If Staks wants to demonstrate that Jesus never existed, his best bet is to examine the reliability of the evidence. But this is something that will require extensive time and research that I doubt Staks will want to commit. First, just because the Gospel contains irrational claims (like miracles and such), that doesn’t mean that invalidates the historicity of Jesus alone. This is something Bultmann addressed quite aptly over five decades ago. Quite plainly, most narratives we have about the past, especially in historiography, contain crazy tales about the powers of the Gods, miraculous salvation or embarrassing curses, ghost stories, demonic possessions, and so forth. One must demonstrate that the Gospels are separate from these sorts of histories, wherein the events probably actually occurred, just not in the manner that the author portrays them.
And even if one demonstrated that they were of a different genre (which I have done here), that doesn’t mean that Jesus never existed. After all, fictional stories could certainly be written about historical figures (1 and 2 Maccabees are period pieces which adequately prove that). A case against historicity must be argued from a firm grasp of the data, the languages, the periods in question, etc…. something Staks simply doesn’t have, as is easy to see by the following claim, which is also problematic:
But what I find more interesting is that none of those writers were contemporaries to Jesus who was alleged to have been crucified in the year 33 CE:
Simply because someone wrote about something years later doesn’t mean that what they wrote is unreliable. They could very well be reliable as long as they had contemporary evidence to draw from when they were writing. And Staks has not done a very good job of showing his readers that they did not utilize contemporary evidence. Even with Alexander the Great, if all our contemporary evidence disappeared, Arrian still provides an excellent source of historical, reliable information based on contemporary accounts which we no longer have, but know existed because of his excellent methods. Staks simply has not made a case.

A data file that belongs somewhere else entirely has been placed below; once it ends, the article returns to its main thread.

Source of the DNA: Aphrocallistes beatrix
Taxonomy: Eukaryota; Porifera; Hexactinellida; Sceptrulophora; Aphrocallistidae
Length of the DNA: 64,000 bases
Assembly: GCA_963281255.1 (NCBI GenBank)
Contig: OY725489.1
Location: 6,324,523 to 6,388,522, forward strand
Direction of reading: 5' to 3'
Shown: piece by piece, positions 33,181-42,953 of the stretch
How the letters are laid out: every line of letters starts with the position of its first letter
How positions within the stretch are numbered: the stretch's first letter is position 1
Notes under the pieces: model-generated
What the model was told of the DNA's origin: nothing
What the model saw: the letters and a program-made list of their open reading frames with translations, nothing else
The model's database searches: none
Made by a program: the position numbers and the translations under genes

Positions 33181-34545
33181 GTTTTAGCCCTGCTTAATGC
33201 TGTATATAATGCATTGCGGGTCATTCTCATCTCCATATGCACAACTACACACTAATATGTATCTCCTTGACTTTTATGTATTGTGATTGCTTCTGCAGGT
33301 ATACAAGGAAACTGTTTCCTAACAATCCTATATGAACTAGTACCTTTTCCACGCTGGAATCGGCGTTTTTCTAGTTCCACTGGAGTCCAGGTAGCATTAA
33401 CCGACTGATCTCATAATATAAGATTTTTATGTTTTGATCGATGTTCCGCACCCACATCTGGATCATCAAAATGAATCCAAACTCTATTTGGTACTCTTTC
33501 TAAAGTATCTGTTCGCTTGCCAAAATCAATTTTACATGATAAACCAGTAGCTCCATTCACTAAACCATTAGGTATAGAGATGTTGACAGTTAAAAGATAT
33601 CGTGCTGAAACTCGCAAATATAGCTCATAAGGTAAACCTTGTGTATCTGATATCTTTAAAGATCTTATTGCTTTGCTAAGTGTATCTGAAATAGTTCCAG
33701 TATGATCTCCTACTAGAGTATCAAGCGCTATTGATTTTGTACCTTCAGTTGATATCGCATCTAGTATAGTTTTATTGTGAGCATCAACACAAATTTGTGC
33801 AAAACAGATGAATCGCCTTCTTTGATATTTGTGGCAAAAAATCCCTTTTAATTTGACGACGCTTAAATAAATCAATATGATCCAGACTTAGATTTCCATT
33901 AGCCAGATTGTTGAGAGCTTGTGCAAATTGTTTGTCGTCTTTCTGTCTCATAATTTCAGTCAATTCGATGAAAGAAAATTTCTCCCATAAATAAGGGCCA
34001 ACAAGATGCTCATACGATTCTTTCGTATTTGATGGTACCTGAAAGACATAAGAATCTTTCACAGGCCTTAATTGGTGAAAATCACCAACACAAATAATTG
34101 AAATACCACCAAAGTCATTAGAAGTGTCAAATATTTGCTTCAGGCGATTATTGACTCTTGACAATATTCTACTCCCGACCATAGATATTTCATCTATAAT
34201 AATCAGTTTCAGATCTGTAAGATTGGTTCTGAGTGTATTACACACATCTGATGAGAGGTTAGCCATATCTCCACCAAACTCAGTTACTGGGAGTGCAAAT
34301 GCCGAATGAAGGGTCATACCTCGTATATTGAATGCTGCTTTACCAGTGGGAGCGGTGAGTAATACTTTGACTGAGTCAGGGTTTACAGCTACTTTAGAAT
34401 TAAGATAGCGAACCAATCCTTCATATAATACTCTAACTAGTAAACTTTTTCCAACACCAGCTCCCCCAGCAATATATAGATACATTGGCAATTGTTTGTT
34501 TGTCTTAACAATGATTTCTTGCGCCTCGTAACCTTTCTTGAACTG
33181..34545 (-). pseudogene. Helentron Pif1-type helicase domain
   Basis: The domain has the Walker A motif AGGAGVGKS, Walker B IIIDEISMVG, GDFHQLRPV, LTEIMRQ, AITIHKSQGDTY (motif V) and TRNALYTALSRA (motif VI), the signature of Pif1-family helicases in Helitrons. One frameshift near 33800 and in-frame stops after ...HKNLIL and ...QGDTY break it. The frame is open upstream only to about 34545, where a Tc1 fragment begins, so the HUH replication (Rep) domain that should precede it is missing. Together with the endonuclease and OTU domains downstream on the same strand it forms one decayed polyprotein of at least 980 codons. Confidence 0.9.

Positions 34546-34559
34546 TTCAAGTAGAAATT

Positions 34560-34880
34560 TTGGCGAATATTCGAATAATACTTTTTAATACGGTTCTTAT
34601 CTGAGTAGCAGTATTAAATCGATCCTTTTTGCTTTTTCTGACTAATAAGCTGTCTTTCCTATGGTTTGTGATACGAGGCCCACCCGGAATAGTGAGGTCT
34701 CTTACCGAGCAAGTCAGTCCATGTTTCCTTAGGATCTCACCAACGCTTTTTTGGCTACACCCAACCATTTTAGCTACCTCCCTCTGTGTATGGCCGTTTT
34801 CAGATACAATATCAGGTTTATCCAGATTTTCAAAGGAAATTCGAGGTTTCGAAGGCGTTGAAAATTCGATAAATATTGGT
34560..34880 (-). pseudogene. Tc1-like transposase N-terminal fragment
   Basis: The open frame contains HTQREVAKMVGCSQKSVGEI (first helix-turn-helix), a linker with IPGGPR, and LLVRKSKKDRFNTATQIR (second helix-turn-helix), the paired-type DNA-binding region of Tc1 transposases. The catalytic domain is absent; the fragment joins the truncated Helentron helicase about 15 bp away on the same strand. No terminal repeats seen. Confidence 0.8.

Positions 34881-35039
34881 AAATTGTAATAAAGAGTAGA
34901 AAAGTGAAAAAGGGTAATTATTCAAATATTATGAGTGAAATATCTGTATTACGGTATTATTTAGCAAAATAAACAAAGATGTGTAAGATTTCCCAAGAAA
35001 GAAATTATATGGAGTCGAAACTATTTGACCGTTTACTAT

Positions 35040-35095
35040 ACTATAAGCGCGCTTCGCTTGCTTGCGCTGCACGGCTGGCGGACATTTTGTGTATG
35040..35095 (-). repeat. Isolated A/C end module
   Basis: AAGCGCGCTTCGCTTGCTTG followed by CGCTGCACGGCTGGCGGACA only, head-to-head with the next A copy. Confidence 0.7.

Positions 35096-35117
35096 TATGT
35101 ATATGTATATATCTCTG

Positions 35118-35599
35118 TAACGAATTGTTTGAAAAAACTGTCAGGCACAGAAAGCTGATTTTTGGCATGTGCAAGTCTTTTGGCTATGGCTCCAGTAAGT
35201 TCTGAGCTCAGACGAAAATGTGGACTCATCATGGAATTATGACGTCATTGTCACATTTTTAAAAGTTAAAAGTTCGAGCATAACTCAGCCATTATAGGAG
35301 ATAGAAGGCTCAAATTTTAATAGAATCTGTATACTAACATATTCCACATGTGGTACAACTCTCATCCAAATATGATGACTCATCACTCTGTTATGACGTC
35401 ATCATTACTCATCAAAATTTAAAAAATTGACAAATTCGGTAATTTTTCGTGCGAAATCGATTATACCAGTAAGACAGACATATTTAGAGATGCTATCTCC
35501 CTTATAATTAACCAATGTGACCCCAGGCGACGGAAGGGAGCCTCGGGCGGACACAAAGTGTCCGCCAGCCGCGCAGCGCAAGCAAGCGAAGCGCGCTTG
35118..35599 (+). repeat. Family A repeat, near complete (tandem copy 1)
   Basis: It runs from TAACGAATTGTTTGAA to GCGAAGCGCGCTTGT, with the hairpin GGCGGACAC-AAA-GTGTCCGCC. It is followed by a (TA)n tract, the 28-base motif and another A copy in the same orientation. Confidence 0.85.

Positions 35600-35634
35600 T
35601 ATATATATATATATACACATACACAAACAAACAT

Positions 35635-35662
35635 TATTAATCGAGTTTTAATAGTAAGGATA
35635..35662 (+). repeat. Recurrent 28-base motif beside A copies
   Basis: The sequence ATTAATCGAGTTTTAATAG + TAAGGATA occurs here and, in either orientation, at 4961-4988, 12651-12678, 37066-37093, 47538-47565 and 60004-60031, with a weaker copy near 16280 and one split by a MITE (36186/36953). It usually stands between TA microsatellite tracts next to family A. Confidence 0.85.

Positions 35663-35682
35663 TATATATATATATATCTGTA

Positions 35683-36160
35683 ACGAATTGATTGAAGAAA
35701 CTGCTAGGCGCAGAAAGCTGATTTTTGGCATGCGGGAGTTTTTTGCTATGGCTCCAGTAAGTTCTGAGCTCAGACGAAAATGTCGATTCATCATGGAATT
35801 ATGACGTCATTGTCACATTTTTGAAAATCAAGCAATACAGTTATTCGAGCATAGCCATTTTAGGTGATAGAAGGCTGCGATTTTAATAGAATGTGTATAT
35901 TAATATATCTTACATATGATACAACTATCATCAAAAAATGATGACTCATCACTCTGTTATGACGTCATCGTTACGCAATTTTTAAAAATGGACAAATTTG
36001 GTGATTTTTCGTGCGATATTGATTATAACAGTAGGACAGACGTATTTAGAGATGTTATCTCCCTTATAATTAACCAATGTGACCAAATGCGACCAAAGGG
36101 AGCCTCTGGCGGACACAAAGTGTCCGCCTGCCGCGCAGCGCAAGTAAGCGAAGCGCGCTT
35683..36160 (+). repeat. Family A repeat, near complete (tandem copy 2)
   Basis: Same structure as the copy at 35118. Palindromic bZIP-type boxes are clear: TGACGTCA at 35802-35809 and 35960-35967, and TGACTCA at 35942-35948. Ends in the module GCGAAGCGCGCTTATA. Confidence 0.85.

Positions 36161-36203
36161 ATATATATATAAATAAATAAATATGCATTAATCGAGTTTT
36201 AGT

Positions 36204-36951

And by claiming that other contemporary authors would have written about Jesus, had he existed, is simply untrue. Josephus, for example, only mentions half of the contemporary towns and settlements in his works that were known to have existed around the time of his life, many of which he would have visited or been through during the course of his time in the region, before he became an apologist and an adopted member of the Imperial family. Staks would have to demonstrate that the authors would have known of Jesus (Philo, for example, was from Alexandria and was quite busy with Jewish/Roman relationship issues at the time) and that mentioning Jesus would have been relevant to their own writings. We know of 33 Jewish sects which existed around the time of the first century CE, but there were probably dozens, if not hundreds, more which never got a mention. And of those 33 sects, we learn about them through multiple texts–they aren’t all found in one place, so clearly not all of them were relevant to the authors of the time, who were writing for their own purposes and agendas.
Overall, I am disappointed in Staks article. It is misleading, doesn’t argue effectively for any of the claims he makes, and he fails to support his claims appropriately with the sorts of evidence he needs. It is probably because Staks is not a historian, not even an amateur historian, and doesn’t have the background in the area to be making any sort of argument for or against the historicity of any event in the ancient past. Leave history to those who have the knowledge to argue these positions in a manner they deserve, which will not mislead. This isn’t to say a case could not have been argued against the historicity of the figure of Jesus; what I am saying, quite directly, is that Staks has not done so.